Ravi, I have been living in Europe for the last so many years, so perhaps, I was writing from the western perspective....my impression every time I come to India (at  least twice a year) is that we are going exactly the same way as the west. I live in one of the most prosperous countries in the world but there is so much of unhappiness here, life is so complicated.

I agree lots of things have changed in India for the better and thats something which adds to the qaulity of life in general. However, I probably had values, attitudes etc. in mind

I just meant that life was very simple in India in the 70s and 80s and inspite of lack of material wealth people were contented. I am not so sure if that is still the case...

Not denying what you say...maybe our children will think we were happy and contented....

Attitudes and values...I completely agree...more erosion by the day.
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caught and bowled

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Re: Excerpts From JW's 'Indian Summers'
« Reply #106 on: November 08, 2006, 04:59:20 PM »

Its a completely different ball game now...

Sudzz, I am with you....all the way!! I know how its feels. For some reason an old Hindi Kishor Kumar song has been playing in my head, as I was writing here thru out the day:

"Koi lauta de mere beete huae din..."
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undercover

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Re: Excerpts From JW's 'Indian Summers'
« Reply #107 on: November 08, 2006, 06:03:08 PM »

Its a completely different ball game now...

Sudzz, I am with you....all the way!! I know how its feels. For some reason an old Hindi Kishor Kumar song has been playing in my head, as I was writing here thru out the day:

"Koi lauta de mere beete huae din..."

That sounds like Prem Panicker  :'(
« Last Edit: November 08, 2006, 07:01:28 PM by undercover »
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LosingNow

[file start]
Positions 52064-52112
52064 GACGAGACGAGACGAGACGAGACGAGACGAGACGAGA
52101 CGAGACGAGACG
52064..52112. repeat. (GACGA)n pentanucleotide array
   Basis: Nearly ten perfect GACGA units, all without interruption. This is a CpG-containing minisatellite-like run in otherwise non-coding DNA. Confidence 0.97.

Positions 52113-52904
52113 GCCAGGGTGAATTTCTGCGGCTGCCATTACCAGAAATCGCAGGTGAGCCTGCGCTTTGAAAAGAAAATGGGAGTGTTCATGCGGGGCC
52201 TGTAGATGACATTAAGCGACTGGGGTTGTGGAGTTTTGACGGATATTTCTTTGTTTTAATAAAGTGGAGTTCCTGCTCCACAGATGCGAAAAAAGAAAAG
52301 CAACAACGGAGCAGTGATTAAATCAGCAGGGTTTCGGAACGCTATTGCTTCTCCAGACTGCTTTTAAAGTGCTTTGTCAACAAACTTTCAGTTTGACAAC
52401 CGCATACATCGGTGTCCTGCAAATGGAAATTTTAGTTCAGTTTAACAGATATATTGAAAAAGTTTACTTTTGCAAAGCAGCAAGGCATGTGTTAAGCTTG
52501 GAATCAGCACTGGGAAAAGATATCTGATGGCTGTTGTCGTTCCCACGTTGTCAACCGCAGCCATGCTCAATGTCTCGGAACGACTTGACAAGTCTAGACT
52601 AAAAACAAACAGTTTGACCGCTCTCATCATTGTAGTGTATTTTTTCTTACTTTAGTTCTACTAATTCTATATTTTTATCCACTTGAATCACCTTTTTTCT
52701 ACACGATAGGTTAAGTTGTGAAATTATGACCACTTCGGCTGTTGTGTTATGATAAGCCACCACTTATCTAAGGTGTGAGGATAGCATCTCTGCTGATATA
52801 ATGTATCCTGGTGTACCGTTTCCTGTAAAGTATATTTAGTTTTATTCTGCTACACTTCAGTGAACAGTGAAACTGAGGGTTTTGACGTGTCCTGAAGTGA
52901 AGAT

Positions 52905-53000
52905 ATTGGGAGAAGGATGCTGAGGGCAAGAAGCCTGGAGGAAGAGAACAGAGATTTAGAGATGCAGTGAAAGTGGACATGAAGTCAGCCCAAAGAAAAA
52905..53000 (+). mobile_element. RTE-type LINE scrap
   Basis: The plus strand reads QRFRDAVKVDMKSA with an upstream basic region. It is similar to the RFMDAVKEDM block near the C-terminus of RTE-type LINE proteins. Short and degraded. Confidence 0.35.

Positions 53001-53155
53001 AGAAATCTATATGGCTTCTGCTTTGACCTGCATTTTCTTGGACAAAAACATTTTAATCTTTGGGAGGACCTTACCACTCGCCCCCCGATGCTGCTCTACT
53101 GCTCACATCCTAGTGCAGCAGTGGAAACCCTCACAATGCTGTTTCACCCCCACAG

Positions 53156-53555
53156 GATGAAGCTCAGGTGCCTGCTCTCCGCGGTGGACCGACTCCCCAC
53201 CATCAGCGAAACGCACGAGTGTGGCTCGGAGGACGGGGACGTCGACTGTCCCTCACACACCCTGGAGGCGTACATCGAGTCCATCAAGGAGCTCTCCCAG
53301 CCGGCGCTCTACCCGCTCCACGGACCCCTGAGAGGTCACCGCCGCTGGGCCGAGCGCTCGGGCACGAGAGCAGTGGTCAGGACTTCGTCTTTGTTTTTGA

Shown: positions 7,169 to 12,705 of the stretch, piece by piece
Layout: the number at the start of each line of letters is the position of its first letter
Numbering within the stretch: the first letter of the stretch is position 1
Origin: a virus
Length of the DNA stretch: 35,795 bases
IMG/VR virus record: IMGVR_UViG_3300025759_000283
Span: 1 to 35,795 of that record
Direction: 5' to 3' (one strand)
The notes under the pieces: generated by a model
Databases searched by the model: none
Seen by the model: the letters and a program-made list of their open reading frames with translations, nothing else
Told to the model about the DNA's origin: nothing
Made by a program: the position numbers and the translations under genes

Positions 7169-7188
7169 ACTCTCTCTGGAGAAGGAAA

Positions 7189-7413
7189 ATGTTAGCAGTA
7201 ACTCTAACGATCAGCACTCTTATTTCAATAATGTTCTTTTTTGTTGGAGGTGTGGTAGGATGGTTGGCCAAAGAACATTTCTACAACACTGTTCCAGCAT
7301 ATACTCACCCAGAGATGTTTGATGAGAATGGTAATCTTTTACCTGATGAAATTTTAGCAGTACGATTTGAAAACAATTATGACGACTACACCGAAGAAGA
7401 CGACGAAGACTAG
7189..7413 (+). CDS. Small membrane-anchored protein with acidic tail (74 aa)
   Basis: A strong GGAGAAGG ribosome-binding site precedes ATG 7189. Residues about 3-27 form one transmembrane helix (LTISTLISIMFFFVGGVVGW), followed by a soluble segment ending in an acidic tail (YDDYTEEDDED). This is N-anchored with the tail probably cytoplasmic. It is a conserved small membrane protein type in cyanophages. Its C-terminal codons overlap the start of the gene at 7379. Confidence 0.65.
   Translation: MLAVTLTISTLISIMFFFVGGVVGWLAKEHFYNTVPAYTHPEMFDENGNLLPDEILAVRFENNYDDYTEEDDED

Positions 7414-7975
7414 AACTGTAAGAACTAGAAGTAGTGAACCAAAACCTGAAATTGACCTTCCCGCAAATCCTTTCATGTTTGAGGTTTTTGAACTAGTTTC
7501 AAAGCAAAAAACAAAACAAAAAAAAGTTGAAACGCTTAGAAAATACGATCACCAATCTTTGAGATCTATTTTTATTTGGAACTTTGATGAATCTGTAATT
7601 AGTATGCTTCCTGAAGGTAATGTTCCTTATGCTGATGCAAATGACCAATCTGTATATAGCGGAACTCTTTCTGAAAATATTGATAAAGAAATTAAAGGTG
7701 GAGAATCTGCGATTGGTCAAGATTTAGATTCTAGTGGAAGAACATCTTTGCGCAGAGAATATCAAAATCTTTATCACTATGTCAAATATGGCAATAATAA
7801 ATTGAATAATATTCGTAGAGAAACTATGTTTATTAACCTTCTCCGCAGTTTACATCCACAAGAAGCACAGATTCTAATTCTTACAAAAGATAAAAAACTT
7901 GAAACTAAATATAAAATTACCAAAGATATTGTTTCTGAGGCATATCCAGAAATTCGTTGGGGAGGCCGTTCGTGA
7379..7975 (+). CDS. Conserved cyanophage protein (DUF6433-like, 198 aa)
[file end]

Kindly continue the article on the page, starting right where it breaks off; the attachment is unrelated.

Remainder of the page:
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Re: Excerpts From JW's 'Indian Summers'
« Reply #108 on: November 08, 2006, 07:57:56 PM »

LN
Indeed, this thread has nothing to do with it's title anymore. Can it actually be split? I would agree with Sudzz, you and others in that the life was hard but much simpler and hence easier to handle and perhaps enjoy. Middle class families were the same everywhere so I suppose money was always short in supply and hence much more valued. People were generally a lot less stressed and found happiness in small and not necessarily material things.

Today, there is a lot of material prosperity but increasing emptiness, stress   and loneliness.
-------------------------------------------------------------------------------------------------

World Championship 85 was in March, March 9th was the final if I remember correctly….so it was Indian spring actually..
I just wrote a long post and deleted it because somewhere along the lines eyes got clouded over and I could not type
Let's see it...
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LosingNow

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Re: Excerpts From JW's 'Indian Summers'
« Reply #109 on: November 08, 2006, 07:59:24 PM »